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Author: Michael F. Jacobson, Ph.D. and Jayne Hurley, RD
Source: Restaurant Confidential


Nutrition: Eating Out-Healthfully


Calorie Overload


“From 50 to 75 percent of the new cases of diabetes seem to be triggered by people weighing too much,” according to JoAnn Manson. In a dozen studies that monitored tens of thousands of people for years, “being overweight increased the risk of developing diabetes in men and women more than tenfold.”


Unfortunately, anyone trying to avoid weight gain and diabetes will find little help from restaurant menus. Restaurants serve large portions of tasty calorie-rich foods. That’s a recipe for flab…and for diabetes.


“Americans are exposed to a toxic food environment,” says Kelly Brownell, professor of psychology, epidemiology, and public health at Yale University. “Americans have unprecedented access to a poor diet–to high-calorie foods that are widely available, low in cost, heavily promoted, and good tasting.” And much of that food is served in restaurants. (See Foods Highest in Calories)


“One of the first things people from other countries notice when they visit the United States is the large portions served in restaurants,” says Brownell. “In most of the world, there’s no such thing as a doggie bag.”


In the United States, that doggie bag is one of the best strategies for dealing with the out-of-control serving sizes in restaurants. “Before you put the first fork in, think about how much you’re going to eat and have them wrap up the rest for the next day,” suggests Marion Nestle of New York University. It can pay off. Studies show that even modest weight loss can prevent diabetes. “Women and men cut their risk of developing diabetes by 30 percent over a two-year period just by losing ten pounds and keeping it off,” says Rena Wing of the University of Pittsburgh.


There’s no doubt that exercise and staying lean will both help cut the risk of diabetes. Exercise helps whether or not you are overweight, and staying lean helps whether or not you exercise. Either way, you come out ahead.


The Wrong-and Right-Calories


What you eat, not just how much you eat, may affect your risk of diabetes. A recent study found that women who ate larger quantities of refined, low-fiber carbohydrates like white bread and sugar had a higher risk of diabetes. Of course, those are precisely the kinds of carbohydrates that diners find in abundance on restaurant menus, where the vast majority of breads, pasta, and rice is refined. Restaurant desserts are laden with sugar or refined flour or both, and the most common beverages are, of course, sugar-laden soft drinks.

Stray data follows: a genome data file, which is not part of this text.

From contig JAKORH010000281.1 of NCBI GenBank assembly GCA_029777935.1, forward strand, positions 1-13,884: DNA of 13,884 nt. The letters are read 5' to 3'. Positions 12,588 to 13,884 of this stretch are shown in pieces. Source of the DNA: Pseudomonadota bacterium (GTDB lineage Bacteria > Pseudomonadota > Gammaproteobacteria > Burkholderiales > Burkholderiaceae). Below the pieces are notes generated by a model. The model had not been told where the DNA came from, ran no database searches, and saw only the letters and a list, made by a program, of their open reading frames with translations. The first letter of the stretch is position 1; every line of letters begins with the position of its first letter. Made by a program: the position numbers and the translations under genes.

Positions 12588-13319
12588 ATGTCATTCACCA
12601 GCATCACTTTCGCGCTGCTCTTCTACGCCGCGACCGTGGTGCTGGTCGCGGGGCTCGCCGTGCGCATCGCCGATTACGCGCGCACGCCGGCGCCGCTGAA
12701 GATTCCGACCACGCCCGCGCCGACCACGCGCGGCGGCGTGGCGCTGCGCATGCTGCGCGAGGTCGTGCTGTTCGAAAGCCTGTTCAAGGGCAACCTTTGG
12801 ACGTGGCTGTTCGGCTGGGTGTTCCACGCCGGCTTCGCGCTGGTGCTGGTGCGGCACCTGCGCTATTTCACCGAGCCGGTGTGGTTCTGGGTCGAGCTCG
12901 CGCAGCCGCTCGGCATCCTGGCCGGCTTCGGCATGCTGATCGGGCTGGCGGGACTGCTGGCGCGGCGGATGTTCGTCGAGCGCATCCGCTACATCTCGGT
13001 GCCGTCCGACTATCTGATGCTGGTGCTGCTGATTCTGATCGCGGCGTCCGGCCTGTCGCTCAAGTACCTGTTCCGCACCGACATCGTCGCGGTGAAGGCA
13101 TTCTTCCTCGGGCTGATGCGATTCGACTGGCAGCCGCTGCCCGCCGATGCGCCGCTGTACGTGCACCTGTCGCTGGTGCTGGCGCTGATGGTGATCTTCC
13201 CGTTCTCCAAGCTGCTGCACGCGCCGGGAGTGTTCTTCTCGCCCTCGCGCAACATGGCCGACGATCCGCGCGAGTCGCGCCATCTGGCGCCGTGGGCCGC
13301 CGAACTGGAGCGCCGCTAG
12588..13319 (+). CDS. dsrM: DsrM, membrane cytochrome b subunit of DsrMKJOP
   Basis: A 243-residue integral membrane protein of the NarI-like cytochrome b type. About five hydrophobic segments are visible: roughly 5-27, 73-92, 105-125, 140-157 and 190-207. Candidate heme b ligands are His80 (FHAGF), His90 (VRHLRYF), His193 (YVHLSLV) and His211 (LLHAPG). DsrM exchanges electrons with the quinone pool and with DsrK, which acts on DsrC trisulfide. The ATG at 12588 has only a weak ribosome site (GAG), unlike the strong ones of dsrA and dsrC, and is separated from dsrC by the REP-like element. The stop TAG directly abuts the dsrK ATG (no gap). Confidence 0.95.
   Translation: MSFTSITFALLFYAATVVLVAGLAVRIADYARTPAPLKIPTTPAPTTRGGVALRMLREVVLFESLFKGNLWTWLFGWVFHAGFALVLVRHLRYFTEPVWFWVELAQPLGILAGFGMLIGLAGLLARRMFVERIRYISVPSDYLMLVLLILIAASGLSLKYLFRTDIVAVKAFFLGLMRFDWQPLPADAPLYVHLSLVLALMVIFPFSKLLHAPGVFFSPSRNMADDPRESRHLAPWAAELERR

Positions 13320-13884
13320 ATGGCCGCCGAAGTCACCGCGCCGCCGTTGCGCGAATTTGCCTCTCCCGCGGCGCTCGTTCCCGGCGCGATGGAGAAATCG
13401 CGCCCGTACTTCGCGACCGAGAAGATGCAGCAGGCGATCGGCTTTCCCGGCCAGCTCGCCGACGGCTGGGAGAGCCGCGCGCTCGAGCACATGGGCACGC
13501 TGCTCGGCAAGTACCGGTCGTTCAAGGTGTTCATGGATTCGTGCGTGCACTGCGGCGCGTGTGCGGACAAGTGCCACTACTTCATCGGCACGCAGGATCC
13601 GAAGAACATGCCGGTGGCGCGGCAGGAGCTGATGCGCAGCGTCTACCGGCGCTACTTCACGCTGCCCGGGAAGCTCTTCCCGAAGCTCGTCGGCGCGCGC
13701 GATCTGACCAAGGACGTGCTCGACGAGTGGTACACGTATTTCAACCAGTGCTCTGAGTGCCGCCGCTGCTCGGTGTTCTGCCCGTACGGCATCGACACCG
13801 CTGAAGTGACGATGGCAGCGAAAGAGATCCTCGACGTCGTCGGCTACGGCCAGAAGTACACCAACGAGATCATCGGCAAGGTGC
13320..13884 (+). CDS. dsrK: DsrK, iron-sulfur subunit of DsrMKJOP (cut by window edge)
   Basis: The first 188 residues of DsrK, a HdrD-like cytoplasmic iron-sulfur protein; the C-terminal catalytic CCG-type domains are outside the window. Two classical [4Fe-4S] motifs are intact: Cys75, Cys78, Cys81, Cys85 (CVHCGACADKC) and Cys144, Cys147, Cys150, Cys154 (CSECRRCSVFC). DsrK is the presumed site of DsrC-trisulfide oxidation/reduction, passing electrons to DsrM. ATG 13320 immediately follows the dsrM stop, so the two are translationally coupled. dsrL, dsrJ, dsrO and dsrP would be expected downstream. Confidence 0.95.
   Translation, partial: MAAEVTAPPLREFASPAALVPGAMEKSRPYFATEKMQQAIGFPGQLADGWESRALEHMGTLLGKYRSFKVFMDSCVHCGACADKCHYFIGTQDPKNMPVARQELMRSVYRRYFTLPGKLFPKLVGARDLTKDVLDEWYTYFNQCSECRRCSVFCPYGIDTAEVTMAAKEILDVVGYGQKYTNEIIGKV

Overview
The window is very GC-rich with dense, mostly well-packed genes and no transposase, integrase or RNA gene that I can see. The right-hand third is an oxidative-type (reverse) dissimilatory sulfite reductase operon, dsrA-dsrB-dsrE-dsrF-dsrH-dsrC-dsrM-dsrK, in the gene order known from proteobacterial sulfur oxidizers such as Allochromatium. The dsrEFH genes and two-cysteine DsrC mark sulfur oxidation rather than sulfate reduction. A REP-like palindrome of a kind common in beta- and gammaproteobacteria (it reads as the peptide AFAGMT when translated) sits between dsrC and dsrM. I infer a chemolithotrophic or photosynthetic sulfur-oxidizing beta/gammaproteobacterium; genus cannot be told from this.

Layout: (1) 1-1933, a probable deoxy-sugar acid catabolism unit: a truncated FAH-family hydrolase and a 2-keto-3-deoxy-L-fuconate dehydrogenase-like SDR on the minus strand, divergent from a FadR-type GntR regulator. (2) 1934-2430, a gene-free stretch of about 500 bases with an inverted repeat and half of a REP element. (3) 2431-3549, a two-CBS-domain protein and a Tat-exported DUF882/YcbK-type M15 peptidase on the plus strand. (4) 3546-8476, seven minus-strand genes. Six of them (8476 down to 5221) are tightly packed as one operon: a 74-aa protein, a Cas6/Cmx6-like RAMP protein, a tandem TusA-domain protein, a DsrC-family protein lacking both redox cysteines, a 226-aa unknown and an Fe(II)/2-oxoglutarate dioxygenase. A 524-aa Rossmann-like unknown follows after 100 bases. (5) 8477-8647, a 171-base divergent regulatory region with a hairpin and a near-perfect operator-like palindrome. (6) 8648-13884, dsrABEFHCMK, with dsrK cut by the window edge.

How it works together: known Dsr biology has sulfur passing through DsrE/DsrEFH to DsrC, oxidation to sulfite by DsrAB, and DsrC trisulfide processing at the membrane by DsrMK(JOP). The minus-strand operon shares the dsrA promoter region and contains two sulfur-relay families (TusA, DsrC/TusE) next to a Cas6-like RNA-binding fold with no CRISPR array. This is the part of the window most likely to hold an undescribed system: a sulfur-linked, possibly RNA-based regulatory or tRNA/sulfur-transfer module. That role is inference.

“Diets high in high-fiber foods like fruits, vegetables, and whole grains are associated with a lower risk of diabetes,” says JoAnn Manson of Harvard University. Unfortunately, you really have to hunt through a restaurant menu to find meals that fit that description. “Healthy” or “light” menus are a good place to start. What’s more, these menus are also lower in saturated fat and cholesterol.


People with diabetes should be especially careful to cut back on hamburgers, cheeseburgers, lasagna, pizza, beef tacos and cheese nachos, and other fatty cheese or meat dishes, as well as ice cream, cakes, cookies, pies and other fatty sweets. This is critical, because the most common cause of death among diabetics is heart disease.


Foods Highest in Calories


The average person needs only about 2,000 to 2,500 calories a day. Eating out makes it extremely easy to exceed that level. Some of the numbers in the table underestimate the calories because they don’t include side dishes, appetizers, desserts, and drinks.




































































Item

Calories

Cheese Fries with Ranch Dressing 3,010
Fried Whole Onion with Dipping Sauce 2,130
Orange (Crispy) Beef 1,770
Movie Theater Popcorn with “Butter” (Large) 1,640
Kung Pao Chicken 1,620
Sweet and Sour Pork 1,610
General Tso’s Chicken 1,600
The Cheesecake Factory Carrot Cake (1 Slice) 1,560
Fettuccine Alfredo 1,500
House Fried Rice 1,480
Taco Bell Mucho Grande Nachos 1,320
Prime Rib, Untrimmed 1,280
Stuffed Potato Skins with Sour Cream 1,260
Spaghetti with Meatballs 1,160
Fudge Brownie Sundae 1,130
Porterhouse Steak, Untrimmed 1,100
Fried Calamari 1,040
Spaghetti with Sausage 1,040
Burger King Double Whopper with Cheese 1,020
Buffalo Wings with Blue Cheese Dressing and Celery Sticks 1,010
McDonald’s Vanilla Shake (Large) 1,010